Media Resource

BackStory: Blackstory

The Civil Rights Memorial Mural at the Edmund Pettus Bridge in Selma, Alabama. Photograph by Carol Highsmith. Mural by the Liberation Summer Project.
Photo caption

The Civil Rights Memorial Mural at the Edmund Pettus Bridge in Selma, Alabama. Photograph by Carol Highsmith. Mural by the Liberation Summer Project.

The BackStory episode "Blackstory" includes some of the show's best content on Black history. Note: This episode discusses anti-Black violence, including lynching, and includes racial slurs.

Below, find comprehension questions and EDSITEment resources for each segment of the podcast.

Respectfully Yours, Gainer Atkins (00:50-12:40)

Comprehension Questions

  • What are some characteristics of newspaper coverage of lynchings in the United States?
  • How did the federal government often respond to African Americans who sought justice for lynchings?
  • What risks did African American who complained about lynching face?
  • What challenges do historians like Kidada Williams face when researching lynchings and attempts to secure justice for victims?
  • How did the lynching of Charles (Charlie) Atkins affect his father and community? What perspective does Gainer Atkins's letter offer that is absent from newspaper accounts?

EDSITEment Resources

A Racial Cleansing in America from "Scene on Radio" (12:50-27:01)

Comprehension Questions

  • How has knowledge of the racial expulsion in Corbin been communicated from generation to generation, despite its almost complete erasure from the public record?
  • What is lost by the erasure of race riots and racial expulsions from the historical record?
  • How do residents of Corbin feel their town should move forward to become a more inclusive place for Black people?

EDSITEment Resources

The lesson plan African-American Soldiers after World War I: Had Race Relations Changed? (grades 9-12) addresses the 1919 Chicago race riots with primary source materials in Activity 3. Students can place these riots into conversation with the expulsion of African Americans from Corbin, both as event and as part of the historical memory of these locations.

The Extraordinary Korla Pandit (27:04-37:30)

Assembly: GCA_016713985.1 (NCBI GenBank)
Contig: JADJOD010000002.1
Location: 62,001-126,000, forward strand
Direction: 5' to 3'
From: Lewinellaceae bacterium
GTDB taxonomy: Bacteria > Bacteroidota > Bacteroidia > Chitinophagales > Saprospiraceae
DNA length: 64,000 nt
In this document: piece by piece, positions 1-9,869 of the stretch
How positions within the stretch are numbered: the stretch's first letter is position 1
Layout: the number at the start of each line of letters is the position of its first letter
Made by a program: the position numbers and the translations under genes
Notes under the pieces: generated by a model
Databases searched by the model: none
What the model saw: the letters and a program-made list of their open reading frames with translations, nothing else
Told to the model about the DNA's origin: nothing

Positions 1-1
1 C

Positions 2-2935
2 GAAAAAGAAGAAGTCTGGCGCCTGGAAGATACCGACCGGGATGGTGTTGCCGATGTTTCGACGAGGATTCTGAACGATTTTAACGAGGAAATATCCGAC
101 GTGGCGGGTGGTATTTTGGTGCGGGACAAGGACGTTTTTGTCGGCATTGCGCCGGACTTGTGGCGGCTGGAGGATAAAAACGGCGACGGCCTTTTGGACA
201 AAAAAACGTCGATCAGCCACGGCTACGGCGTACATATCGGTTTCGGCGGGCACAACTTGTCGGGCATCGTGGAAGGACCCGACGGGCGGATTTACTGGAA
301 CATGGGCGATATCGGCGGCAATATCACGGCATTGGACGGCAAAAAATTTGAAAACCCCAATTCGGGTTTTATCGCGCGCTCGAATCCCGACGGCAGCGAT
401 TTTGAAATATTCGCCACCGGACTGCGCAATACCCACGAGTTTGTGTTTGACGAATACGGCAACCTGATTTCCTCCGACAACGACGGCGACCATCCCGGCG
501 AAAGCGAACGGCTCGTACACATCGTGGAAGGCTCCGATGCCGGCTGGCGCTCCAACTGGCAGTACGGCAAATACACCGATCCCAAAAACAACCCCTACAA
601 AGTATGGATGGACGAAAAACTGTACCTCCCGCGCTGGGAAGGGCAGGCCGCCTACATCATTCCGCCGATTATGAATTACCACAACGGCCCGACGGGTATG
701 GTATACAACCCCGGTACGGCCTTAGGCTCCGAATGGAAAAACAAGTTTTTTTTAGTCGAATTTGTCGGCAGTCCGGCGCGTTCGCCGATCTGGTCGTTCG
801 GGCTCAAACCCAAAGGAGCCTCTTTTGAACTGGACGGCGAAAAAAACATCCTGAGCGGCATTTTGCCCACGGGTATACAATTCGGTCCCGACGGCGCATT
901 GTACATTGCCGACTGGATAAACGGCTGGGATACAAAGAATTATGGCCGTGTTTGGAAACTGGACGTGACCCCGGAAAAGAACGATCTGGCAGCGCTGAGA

Comprehension Questions

  • Why did John Roland Redd change his name and identity?
  • Why do many people feel that African Americans who passed as another racial identity give up culture and traditions? What do Pandit's relatives say on this topic?

Additional Resources

Learn more about passing with this article from NPR.

MLK: From Activist to Icon (37:45-51:05)

Comprehension Questions

  • What is meant by King's "posthumous rehabilitation"?
  • What are some of the factors that contributed to changing popular perceptions of King after his death?
  • Which of King's messages were easier for white Americans to embrace? Which were more difficult?
  • Why was King "safer dead than alive," according to Clayborne Carson?
  • How has King been used by those on the conservative side of the political spectrum?

Discussion Questions

This segment provides a jumping-off point for students to interrogate not only what they hear about Dr. King in popular celebrations of his legacy, but also what they have encountered, and will continue to encounter, in their own educational careers. Below are some questions and resources that begin to challenge the sanitized image of Rev. King.

  • Who benefits from a "domesticated" image of  King?
  • Two aspects of King's legacy that receive much less attention than his most famous actions and speeches are his opposition to the Vietnam War and his campaign for economic justice—indeed, King was working on the Poor People's Campaign immediately before his assassination. The King Institute at Stanford has a lesson plan about King's opposition to the war, and the Smithsonian Institution and National Museum of African American History and Culture have resources about the SCLC's Poor People's Campaign. Why do you think these parts of King's legacy are not discussed as frequently as speeches like "I Have a Dream" or the Selma-to-Montgomery march for voting rights?
  • King's "Letter from a Birmingham Jail" goes beyond the ideas of interracial harmony expressed in his "I Have a Dream" speech. Who does King identify as the greatest obstacle to the civil rights movement in this letter? Why?

EDSITEment Resources

About BackStory

Founded in 2008, BackStory is a weekly podcast that explores the historical roots of current events. Hosted by a team of historians of the United States, the show features interviews with other scholars and public historians, seeking to bring U.S. history to life. Any views, findings, conclusions, or recommendations expressed in the show do not necessarily represent those of the National Endowment for the Humanities. Learn more at the BackStory website.